Ukraine’s Metinvest officially confirms interest in Hungarian steel slab and coil producer Dunaferr

Ukrainian mining and steelmaking company Metinvest has a certain interest in Dunaferr, a Hungarian integrated flat steel producer that recently entered into administration, a Metinvest spokesperson confirmed to S&P Global Commodity Insights Jan. 12.

Metinvest may be the only steel company in Europe that, thanks to its proximity to Hungary and captive iron ore production, can ensure continuous operations at Dunaferr, the spokesperson said, adding that the company is closely monitoring the situation around Dunaferr.

A Hungarian municipal court issued a final and binding ruling ordering the liquidation of ISD Dunaferr to begin Jan. 5, according to the mill’s website.

Dunaferr has been idled since the third quarter of 2022, when it suspended its two blast furnaces with a combined capacity of 1.2 million mt/year due to disruptions to raw material supplies, S&P Global reported previously.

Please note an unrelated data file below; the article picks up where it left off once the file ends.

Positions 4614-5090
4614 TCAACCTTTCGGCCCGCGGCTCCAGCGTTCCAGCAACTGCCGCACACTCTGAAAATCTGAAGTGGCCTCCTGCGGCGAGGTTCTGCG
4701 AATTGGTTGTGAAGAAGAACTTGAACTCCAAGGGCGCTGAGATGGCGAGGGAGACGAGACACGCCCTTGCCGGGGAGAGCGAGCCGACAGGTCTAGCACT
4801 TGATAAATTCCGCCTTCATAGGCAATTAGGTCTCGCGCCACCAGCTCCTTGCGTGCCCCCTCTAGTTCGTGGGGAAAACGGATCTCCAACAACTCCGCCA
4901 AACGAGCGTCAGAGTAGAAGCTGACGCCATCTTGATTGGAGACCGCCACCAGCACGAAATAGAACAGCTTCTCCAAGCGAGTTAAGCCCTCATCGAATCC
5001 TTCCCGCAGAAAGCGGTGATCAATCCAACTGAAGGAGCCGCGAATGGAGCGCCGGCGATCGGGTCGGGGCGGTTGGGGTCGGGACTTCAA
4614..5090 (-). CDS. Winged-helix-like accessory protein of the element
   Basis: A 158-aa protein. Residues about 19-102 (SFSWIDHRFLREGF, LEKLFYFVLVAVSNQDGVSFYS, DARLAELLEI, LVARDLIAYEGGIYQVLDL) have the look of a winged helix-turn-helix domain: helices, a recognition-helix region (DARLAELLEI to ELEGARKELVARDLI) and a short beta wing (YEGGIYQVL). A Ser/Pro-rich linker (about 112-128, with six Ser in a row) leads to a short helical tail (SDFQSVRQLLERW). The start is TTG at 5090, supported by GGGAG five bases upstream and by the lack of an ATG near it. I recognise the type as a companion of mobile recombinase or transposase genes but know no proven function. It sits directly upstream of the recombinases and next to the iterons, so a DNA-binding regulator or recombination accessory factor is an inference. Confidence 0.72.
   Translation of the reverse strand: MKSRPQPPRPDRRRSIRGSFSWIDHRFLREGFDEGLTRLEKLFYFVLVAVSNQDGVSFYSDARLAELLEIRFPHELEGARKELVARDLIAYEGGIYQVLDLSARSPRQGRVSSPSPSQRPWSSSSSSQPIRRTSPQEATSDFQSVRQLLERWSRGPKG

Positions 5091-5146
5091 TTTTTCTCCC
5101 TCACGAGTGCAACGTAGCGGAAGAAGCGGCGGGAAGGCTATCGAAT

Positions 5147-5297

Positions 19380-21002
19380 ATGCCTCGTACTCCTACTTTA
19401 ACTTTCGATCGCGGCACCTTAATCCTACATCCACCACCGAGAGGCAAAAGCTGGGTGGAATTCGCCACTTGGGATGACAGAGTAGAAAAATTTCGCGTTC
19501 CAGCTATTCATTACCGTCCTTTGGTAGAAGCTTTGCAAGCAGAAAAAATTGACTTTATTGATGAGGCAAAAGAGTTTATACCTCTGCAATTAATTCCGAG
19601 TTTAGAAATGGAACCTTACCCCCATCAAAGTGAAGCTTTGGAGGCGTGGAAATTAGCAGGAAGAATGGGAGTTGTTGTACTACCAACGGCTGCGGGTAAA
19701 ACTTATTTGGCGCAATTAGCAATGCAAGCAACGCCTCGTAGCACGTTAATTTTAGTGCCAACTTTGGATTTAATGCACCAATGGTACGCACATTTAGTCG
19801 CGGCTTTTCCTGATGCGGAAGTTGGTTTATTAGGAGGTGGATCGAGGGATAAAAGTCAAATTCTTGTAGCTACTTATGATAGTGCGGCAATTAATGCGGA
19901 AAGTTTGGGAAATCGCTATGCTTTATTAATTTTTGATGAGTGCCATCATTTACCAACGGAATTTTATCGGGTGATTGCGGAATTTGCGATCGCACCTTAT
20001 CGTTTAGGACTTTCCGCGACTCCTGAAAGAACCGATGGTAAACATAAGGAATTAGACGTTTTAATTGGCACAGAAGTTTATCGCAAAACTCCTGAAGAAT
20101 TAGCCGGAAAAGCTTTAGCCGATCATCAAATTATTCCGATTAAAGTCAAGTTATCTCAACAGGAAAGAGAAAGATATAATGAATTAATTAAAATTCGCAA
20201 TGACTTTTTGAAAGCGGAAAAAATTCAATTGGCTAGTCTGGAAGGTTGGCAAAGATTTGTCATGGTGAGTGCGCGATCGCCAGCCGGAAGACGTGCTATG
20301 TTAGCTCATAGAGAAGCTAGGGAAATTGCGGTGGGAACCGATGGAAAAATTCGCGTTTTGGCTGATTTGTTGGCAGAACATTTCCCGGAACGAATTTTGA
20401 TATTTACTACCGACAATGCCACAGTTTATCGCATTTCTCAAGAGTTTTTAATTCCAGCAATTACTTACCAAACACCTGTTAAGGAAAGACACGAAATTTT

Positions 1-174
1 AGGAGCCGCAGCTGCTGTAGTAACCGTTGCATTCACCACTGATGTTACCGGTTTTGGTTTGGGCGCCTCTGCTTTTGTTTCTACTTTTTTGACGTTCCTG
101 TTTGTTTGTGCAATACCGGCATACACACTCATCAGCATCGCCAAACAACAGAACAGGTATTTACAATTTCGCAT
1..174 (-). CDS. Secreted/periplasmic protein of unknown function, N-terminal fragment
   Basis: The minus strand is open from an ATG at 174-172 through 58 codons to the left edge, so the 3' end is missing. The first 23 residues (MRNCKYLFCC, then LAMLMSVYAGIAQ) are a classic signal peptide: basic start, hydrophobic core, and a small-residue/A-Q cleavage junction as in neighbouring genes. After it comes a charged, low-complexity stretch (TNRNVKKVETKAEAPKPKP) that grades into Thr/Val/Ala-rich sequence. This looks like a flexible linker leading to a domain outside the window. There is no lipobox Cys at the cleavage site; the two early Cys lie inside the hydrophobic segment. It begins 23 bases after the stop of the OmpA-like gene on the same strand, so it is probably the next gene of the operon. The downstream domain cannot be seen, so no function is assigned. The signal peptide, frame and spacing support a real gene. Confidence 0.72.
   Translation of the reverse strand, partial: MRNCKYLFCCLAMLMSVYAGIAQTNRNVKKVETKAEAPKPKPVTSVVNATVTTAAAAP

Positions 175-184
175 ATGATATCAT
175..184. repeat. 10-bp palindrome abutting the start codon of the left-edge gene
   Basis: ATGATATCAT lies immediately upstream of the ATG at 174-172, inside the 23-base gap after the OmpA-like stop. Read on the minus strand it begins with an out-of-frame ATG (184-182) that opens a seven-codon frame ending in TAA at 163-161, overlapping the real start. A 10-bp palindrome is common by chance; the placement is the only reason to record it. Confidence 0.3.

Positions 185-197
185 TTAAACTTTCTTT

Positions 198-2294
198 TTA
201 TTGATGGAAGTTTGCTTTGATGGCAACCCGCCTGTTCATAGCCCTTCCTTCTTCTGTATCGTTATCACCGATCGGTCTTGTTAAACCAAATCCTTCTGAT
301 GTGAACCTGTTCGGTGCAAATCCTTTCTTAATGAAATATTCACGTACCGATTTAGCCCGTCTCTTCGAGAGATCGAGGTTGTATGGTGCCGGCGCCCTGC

Aside from Metinvest, other potential bidders for the Hungarian mill that once belonged to Ukrainian steel group Industrial Union of Donbass, or ISD, and more recently was co-owned by Russian bank Mezhekonombank and two Ukrainian businessmen, include trading group Duferco, Liberty Steel Group and Chinese steel company Hesteel, S&P Global reported.

By acquiring a functioning steelmaking plant such as Dunaferr, Metinvest would be able to resume operations at its iron ore mining and processing plants in Kryvyi Rih, which it was forced to idle as it was no longer able to process significant iron ore tonnages within the group, or export them since access to Ukraine’s seaports remains blocked.

The war in Ukraine deprived Metinvest of its two flagship steel mills in Mariupol, where the group used to process a lot of its captive iron ore. The mills, the Ilyich and Azovstal steelworks, for their part, used to supply slab to Metinvest’s re-rolling mills outside Ukraine. To feed its plants in Bulgaria, Italy and the UK, Metinvest continues to source third-party slab, but sees this as a temporary solution as it seeks ways to return as a fully integrated steelmaking group.

— Ekaterina Bouckley